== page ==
Fossils challenge dna in the dating game
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(Trinity College Dublin) From as far back as the 16th century, historians taught that the Irish are the descendants of the Celts, an Iron Age people who originated in the middle of Europe and invaded Ireland somewhere between 1000 B. Yet the bones discovered behind Mc Cuaig’s tell a different story of Irish origins, and it does not include the Celts.
And though police were called, it was not, as it turned out, a crime scene.Genetics is fuzzy, and it doesn't follow political and cultural borders.“ Even so, some experts warned that the new findings will disappoint many who would prefer a simpler answer to the question Irish origins.“The public will always want a place on the map and for someone to point and say, 'This where the Irish are from,' ” said J. According to the genetic research, the Irish are at the extreme end of a genetic wave that washed across Europe, a wave of migrants that swept westward from above the Black Sea across Europe about 2,500 B. That wave of migration had been documented in previous research led by David Reich at Harvard University, but it was unclear whether it had extended all the way to Ireland.The Y chromosome and other aspects of the DNA in the bones found behind Mc Cuaig’s, however, link the Irish to that surge of population.For a group of scholars who in recent years have alleged that the Celts, beginning from the middle of Europe, may never have reached Ireland, the arrival of the DNA evidence provides the biological certitude that the science has sometimes brought to criminal trials.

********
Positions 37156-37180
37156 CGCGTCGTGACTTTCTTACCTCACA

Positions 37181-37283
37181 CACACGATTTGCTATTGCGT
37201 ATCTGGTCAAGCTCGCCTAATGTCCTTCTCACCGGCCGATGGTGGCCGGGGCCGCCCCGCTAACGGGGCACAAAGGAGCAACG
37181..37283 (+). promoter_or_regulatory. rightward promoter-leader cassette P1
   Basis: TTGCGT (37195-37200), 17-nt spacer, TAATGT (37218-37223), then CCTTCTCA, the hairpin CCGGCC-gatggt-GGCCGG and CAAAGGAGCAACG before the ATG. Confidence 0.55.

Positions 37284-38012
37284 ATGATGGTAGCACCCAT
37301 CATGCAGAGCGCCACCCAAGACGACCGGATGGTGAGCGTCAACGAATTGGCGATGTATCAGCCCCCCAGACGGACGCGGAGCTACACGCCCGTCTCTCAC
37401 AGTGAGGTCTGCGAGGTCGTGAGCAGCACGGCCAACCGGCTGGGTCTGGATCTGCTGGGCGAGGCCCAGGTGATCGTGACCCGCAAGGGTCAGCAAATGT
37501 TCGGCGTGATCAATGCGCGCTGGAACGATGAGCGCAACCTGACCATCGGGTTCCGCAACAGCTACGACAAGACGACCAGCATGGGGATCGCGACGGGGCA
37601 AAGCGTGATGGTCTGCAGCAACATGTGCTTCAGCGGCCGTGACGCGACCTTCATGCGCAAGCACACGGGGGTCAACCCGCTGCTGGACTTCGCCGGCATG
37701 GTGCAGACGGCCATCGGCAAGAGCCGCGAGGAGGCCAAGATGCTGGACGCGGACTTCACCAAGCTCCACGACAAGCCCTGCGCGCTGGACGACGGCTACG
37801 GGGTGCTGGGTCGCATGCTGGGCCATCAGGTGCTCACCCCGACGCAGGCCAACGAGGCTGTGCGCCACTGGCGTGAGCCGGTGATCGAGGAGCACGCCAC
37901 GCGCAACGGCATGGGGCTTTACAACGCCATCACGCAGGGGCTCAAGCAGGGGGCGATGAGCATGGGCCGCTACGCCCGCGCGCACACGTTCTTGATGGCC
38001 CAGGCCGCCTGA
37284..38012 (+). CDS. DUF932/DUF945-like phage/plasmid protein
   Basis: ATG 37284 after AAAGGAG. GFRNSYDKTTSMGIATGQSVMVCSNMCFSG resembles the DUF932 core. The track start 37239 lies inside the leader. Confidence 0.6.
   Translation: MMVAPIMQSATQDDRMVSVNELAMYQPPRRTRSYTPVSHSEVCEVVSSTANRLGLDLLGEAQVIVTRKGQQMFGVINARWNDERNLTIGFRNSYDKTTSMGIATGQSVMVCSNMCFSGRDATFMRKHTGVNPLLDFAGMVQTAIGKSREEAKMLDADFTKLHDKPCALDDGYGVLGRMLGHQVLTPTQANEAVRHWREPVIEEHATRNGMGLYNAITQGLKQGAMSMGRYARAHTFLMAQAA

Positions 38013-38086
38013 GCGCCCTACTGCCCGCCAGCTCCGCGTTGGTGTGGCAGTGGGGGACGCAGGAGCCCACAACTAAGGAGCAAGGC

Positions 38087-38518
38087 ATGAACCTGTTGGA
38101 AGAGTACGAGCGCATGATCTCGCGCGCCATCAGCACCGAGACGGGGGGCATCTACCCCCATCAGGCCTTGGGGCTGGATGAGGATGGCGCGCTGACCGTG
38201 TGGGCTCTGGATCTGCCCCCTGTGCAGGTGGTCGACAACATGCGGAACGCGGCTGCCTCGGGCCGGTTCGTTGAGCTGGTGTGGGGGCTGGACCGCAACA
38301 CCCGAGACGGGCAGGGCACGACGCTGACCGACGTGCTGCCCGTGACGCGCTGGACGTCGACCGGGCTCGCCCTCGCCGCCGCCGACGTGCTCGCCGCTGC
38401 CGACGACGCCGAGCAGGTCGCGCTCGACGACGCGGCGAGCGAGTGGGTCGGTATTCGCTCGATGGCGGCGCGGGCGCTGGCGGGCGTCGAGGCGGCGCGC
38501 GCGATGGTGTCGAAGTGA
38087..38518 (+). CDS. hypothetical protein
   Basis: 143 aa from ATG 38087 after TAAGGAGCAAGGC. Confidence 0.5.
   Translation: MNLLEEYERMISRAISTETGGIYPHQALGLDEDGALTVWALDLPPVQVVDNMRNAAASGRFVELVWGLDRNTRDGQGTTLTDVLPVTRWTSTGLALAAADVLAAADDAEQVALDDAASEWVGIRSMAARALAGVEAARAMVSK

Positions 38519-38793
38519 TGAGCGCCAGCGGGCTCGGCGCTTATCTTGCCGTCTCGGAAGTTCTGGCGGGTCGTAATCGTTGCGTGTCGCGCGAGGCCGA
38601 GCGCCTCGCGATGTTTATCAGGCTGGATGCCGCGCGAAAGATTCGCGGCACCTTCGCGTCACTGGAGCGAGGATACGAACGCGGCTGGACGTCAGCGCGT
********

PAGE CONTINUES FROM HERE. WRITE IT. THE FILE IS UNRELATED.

“With the genetic evidence, the old model is completely shot,” John Koch, a linguist at the Center for Advanced Welsh and Celtic Studies at the University of Wales.
“The most striking feature” of the bones, according to the research published in the Proceedings of the National Academy of Science journal, is how much their DNA resembles that of contemporary Irish, Welsh and Scots.
(By contrast, older bones found in Ireland were more like Mediterranean people, not the modern Irish.) Radiocarbon dating shows that the bones discovered at Mc Cuaig's go back to about 2000 B. That makes them hundreds of years older than the oldest artifacts generally considered to be Celtic — relics unearthed from Celt homelands of continental Europe, most notably around Switzerland, Austria and Germany.
Koch, the linguist at the University of Wales, for example, proposed in 2008 that “Celtic” languages were not imports to the region but instead were developed somewhere in the British Isles or the Iberian Peninsula — and then spread eastward into continental Europe.
His doubts about the traditional view arose as he was studying inscriptions on artifacts from southern Portugal. Tolkien, better known as the author of “The Hobbit” and “The Lord of the Rings” novels, described the popular understanding of “Celtic” in a celebrated lecture: “‘Celtic’ of any sort is ...
DNA research indicates that the three skeletons found behind Mc Cuaig's are the ancestors of the modern Irish and they predate the Celts and their purported arrival by 1,000 years or more.